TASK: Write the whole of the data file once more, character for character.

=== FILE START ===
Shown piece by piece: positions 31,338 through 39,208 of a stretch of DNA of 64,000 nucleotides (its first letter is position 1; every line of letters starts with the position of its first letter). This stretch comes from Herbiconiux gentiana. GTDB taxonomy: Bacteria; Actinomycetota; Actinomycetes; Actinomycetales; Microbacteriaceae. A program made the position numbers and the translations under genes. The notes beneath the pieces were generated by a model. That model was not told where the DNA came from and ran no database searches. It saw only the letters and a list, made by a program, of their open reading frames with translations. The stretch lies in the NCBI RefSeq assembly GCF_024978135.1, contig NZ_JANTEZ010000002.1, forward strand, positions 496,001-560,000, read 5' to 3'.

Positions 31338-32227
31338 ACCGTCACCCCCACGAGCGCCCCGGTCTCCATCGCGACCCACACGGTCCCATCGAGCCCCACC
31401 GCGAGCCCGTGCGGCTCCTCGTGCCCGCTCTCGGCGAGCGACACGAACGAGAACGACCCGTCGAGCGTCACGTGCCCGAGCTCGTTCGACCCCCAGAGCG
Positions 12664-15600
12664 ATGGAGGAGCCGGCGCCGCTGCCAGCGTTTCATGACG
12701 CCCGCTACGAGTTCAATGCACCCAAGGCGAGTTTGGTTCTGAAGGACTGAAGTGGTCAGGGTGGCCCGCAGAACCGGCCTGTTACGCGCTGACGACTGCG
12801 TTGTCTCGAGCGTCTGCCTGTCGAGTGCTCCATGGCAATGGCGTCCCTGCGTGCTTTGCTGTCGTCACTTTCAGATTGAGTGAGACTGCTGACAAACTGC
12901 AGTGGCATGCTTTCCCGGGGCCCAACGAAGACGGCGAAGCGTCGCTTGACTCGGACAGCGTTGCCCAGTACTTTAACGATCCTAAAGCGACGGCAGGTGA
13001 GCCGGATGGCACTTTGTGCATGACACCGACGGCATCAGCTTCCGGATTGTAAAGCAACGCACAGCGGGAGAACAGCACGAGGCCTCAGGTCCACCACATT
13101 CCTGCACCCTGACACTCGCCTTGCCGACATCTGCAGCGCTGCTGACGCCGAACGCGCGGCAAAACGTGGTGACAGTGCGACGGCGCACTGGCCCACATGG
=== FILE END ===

Shown piece by piece: positions 31,338 through 39,208 of a stretch of DNA of 64,000 nucleotides (its first letter is position 1; every line of letters starts with the position of its first letter). This stretch comes from Herbiconiux gentiana. GTDB taxonomy: Bacteria; Actinomycetota; Actinomycetes; Actinomycetales; Microbacteriaceae. A program made the position numbers and the translations under genes. The notes beneath the pieces were generated by a model. That model was not told where the DNA came from and ran no database searches. It saw only the letters and a list, made by a program, of their open reading frames with translations. The stretch lies in the NCBI RefSeq assembly GCF_024978135.1, contig NZ_JANTEZ010000002.1, forward strand, positions 496,001-560,000, read 5' to 3'.

Positions 31338-32227
31338 ACCGTCACCCCCACGAGCGCCCCGGTCTCCATCGCGACCCACACGGTCCCATCGAGCCCCACC
31401 GCGAGCCCGTGCGGCTCCTCGTGCCCGCTCTCGGCGAGCGACACGAACGAGAACGACCCGTCGAGCGTCACGTGCCCGAGCTCGTTCGACCCCCAGAGCG
Positions 12664-15600
12664 ATGGAGGAGCCGGCGCCGCTGCCAGCGTTTCATGACG
12701 CCCGCTACGAGTTCAATGCACCCAAGGCGAGTTTGGTTCTGAAGGACTGAAGTGGTCAGGGTGGCCCGCAGAACCGGCCTGTTACGCGCTGACGACTGCG
12801 TTGTCTCGAGCGTCTGCCTGTCGAGTGCTCCATGGCAATGGCGTCCCTGCGTGCTTTGCTGTCGTCACTTTCAGATTGAGTGAGACTGCTGACAAACTGC
12901 AGTGGCATGCTTTCCCGGGGCCCAACGAAGACGGCGAAGCGTCGCTTGACTCGGACAGCGTTGCCCAGTACTTTAACGATCCTAAAGCGACGGCAGGTGA
13001 GCCGGATGGCACTTTGTGCATGACACCGACGGCATCAGCTTCCGGATTGTAAAGCAACGCACAGCGGGAGAACAGCACGAGGCCTCAGGTCCACCACATT
13101 CCTGCACCCTGACACTCGCCTTGCCGACATCTGCAGCGCTGCTGACGCCGAACGCGCGGCAAAACGTGGTGACAGTGCGACGGCGCACTGGCCCACATGG